NPR : News

Filed Under:

Even As Rains Ease, Disaster Grows In Philippines; 2.1 Million Affected

The numbers keep rising in the Philippines, where monsoons have overwhelmed Manila and other areas.

According to the country's disaster response agency

-- The number of people affected by the devastating rains, flooding and landslides has grown to 2.1 million, up from 1.2 million on Wednesday.

-- As the end of the day today, more than 580,000 people were either in evacuation centers or had fled to the homes of relatives or friends. That's up from 400,000 on Wednesday.

-- The official death toll stands at 19, up from 16 a day earlier.

Meanwhile, after briefly reducing the "rainfall warning signal" to "green," the nation's weather agency has raised it again to "orange." Though it's not expected to be heavy, there's more rain expected over much of the country and there's a "gale warning" up for the coasts of Northern and Central Luzon.

According to The Manila Times, "60 percent of metro Manila is under water." Urban planners, it adds, say that it's largely a "man-made disaster" caused by "poor planning, lax enforcement and political self-interest."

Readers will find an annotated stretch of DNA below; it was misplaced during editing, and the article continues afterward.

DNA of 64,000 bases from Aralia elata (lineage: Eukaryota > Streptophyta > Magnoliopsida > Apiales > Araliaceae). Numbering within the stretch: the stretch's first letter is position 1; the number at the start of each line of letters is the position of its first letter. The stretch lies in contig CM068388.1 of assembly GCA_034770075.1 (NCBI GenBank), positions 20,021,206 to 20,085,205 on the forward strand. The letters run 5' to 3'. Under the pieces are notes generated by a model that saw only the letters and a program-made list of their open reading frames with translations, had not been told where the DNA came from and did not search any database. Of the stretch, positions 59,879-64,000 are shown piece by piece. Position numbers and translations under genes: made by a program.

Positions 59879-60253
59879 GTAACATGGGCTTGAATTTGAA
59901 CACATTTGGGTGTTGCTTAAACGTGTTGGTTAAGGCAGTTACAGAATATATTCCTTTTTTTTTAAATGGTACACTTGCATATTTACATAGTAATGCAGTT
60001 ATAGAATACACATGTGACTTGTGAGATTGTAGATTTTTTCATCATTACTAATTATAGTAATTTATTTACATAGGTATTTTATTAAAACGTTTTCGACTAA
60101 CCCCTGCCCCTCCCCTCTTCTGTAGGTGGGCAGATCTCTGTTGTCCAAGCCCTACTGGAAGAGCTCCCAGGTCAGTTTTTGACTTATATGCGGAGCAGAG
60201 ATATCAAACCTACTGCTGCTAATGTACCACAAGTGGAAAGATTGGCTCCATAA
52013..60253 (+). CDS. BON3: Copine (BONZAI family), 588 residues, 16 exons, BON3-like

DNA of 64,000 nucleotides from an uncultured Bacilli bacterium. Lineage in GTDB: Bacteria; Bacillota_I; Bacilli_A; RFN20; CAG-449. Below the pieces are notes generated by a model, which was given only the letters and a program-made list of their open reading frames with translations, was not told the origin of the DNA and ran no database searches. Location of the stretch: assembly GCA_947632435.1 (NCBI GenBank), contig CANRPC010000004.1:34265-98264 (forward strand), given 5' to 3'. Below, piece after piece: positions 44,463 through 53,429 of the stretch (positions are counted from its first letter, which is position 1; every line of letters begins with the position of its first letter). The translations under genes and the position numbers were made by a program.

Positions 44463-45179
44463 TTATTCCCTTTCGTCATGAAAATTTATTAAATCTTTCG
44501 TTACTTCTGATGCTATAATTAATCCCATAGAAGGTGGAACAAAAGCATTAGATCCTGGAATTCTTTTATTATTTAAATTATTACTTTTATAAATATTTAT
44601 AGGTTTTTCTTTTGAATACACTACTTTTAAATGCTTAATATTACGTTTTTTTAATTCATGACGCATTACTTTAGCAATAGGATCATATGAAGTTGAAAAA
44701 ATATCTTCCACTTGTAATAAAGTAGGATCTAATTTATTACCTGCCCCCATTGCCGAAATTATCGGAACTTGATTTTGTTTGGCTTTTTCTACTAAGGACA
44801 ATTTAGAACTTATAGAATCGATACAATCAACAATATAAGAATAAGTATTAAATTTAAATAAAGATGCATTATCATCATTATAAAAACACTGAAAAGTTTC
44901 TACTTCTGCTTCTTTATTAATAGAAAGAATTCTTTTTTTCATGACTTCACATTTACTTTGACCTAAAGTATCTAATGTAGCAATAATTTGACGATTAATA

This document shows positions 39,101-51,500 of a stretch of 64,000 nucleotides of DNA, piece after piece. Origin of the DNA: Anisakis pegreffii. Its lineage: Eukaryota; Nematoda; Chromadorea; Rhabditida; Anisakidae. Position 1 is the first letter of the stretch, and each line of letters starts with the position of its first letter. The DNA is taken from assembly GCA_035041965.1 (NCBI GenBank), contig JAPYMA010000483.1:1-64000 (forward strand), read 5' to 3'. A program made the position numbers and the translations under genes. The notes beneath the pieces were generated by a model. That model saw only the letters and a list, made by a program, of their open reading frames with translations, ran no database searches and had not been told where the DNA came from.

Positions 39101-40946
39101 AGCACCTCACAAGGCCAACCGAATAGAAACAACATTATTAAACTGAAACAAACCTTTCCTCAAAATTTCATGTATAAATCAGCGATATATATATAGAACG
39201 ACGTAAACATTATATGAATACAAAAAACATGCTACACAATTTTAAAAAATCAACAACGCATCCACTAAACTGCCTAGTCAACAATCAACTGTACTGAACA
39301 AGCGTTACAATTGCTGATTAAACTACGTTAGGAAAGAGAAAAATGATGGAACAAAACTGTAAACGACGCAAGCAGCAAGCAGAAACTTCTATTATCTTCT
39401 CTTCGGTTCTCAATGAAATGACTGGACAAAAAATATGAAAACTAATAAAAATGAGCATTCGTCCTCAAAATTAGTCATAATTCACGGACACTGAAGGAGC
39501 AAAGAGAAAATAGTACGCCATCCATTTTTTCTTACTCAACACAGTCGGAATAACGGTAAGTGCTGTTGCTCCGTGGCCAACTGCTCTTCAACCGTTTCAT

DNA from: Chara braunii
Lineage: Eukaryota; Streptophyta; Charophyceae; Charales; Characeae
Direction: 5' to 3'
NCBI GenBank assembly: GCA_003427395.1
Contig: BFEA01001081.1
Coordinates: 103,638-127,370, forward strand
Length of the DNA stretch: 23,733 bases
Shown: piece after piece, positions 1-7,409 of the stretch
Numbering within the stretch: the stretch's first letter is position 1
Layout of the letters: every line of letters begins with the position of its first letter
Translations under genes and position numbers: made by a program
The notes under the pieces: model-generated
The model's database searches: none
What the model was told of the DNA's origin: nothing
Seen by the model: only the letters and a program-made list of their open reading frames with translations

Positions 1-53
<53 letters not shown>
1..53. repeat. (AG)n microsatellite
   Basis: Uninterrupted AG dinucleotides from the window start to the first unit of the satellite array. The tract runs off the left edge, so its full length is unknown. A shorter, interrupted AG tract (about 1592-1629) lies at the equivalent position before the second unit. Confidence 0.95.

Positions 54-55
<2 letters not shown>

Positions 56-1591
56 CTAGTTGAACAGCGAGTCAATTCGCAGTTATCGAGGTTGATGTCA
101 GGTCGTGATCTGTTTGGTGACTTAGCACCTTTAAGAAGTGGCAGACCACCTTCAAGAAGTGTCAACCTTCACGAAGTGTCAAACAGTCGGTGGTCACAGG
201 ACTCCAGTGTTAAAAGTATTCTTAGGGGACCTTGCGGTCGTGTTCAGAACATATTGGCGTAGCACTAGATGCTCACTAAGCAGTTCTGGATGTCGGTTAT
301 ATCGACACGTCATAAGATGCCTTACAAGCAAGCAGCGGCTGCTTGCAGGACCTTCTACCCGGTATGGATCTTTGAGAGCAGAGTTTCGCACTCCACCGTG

Copyright 2012 National Public Radio. To see more, visit http://www.npr.org/.

NPR

Encore: 'Future Shock' 40 Years Later

Future Shock by Alvin Toffler was a huge sensation when it was published in 1970. The book perfectly captured the angst of that time and prepared society for more changes to come.
NPR

In Prison, The Passion That Drove A Yogurt-Maker To Arson Still Burns

The yogurt entrepreneur who set fire to his factory remains in prison, but he's in better spirits now. "He's dreaming again," says his wife.
NPR

Biden: Bernie Sanders Is 'Going To Endorse' Hillary Clinton

Biden told NPR he's prepared to vouch for Clinton, who he will join on the campaign trail next week. "You're putting your rep on the line you're saying I think this person has character," he said.
NPR

'Future Shock' Author Alvin Toffler Dies at 87

Toffler's warnings about 'information overload' and the accelerating pace of change in modern society made his seminal 1970 book a best-seller in the U.S. and around the world.

Leave a Comment

Help keep the conversation civil. Please refer to our Terms of Use and Code of Conduct before posting your comments.